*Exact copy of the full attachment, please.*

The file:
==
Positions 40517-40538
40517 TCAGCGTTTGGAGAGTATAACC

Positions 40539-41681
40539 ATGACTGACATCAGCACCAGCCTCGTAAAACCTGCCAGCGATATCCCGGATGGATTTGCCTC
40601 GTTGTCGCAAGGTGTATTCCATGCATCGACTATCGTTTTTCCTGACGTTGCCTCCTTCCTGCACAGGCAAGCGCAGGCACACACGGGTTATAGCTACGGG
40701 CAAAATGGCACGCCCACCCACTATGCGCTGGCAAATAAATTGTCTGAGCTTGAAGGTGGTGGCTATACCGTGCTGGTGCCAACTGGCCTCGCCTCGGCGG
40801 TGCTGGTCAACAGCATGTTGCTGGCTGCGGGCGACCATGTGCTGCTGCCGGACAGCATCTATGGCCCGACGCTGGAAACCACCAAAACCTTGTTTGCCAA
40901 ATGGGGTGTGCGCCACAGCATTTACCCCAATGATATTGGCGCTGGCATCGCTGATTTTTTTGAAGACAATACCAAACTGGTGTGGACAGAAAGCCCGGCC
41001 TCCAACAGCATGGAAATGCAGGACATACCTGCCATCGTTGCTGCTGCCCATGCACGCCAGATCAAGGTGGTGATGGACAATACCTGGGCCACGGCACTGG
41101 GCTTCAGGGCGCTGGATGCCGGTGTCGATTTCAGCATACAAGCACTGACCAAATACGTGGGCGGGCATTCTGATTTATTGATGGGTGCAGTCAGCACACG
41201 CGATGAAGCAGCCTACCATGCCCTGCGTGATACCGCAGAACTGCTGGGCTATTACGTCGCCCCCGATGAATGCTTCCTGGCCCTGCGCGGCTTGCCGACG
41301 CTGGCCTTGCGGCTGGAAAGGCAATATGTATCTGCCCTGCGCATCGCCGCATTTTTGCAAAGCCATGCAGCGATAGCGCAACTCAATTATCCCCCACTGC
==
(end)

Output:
Positions 40517-40538
40517 TCAGCGTTTGGAGAGTATAACC

Positions 40539-41681
40539 ATGACTGACATCAGCACCAGCCTCGTAAAACCTGCCAGCGATATCCCGGATGGATTTGCCTC
40601 GTTGTCGCAAGGTGTATTCCATGCATCGACTATCGTTTTTCCTGACGTTGCCTCCTTCCTGCACAGGCAAGCGCAGGCACACACGGGTTATAGCTACGGG
40701 CAAAATGGCACGCCCACCCACTATGCGCTGGCAAATAAATTGTCTGAGCTTGAAGGTGGTGGCTATACCGTGCTGGTGCCAACTGGCCTCGCCTCGGCGG
40801 TGCTGGTCAACAGCATGTTGCTGGCTGCGGGCGACCATGTGCTGCTGCCGGACAGCATCTATGGCCCGACGCTGGAAACCACCAAAACCTTGTTTGCCAA
40901 ATGGGGTGTGCGCCACAGCATTTACCCCAATGATATTGGCGCTGGCATCGCTGATTTTTTTGAAGACAATACCAAACTGGTGTGGACAGAAAGCCCGGCC
41001 TCCAACAGCATGGAAATGCAGGACATACCTGCCATCGTTGCTGCTGCCCATGCACGCCAGATCAAGGTGGTGATGGACAATACCTGGGCCACGGCACTGG
41101 GCTTCAGGGCGCTGGATGCCGGTGTCGATTTCAGCATACAAGCACTGACCAAATACGTGGGCGGGCATTCTGATTTATTGATGGGTGCAGTCAGCACACG
41201 CGATGAAGCAGCCTACCATGCCCTGCGTGATACCGCAGAACTGCTGGGCTATTACGTCGCCCCCGATGAATGCTTCCTGGCCCTGCGCGGCTTGCCGACG
41301 CTGGCCTTGCGGCTGGAAAGGCAATATGTATCTGCCCTGCGCATCGCCGCATTTTTGCAAAGCCATGCAGCGATAGCGCAACTCAATTATCCCCCACTGC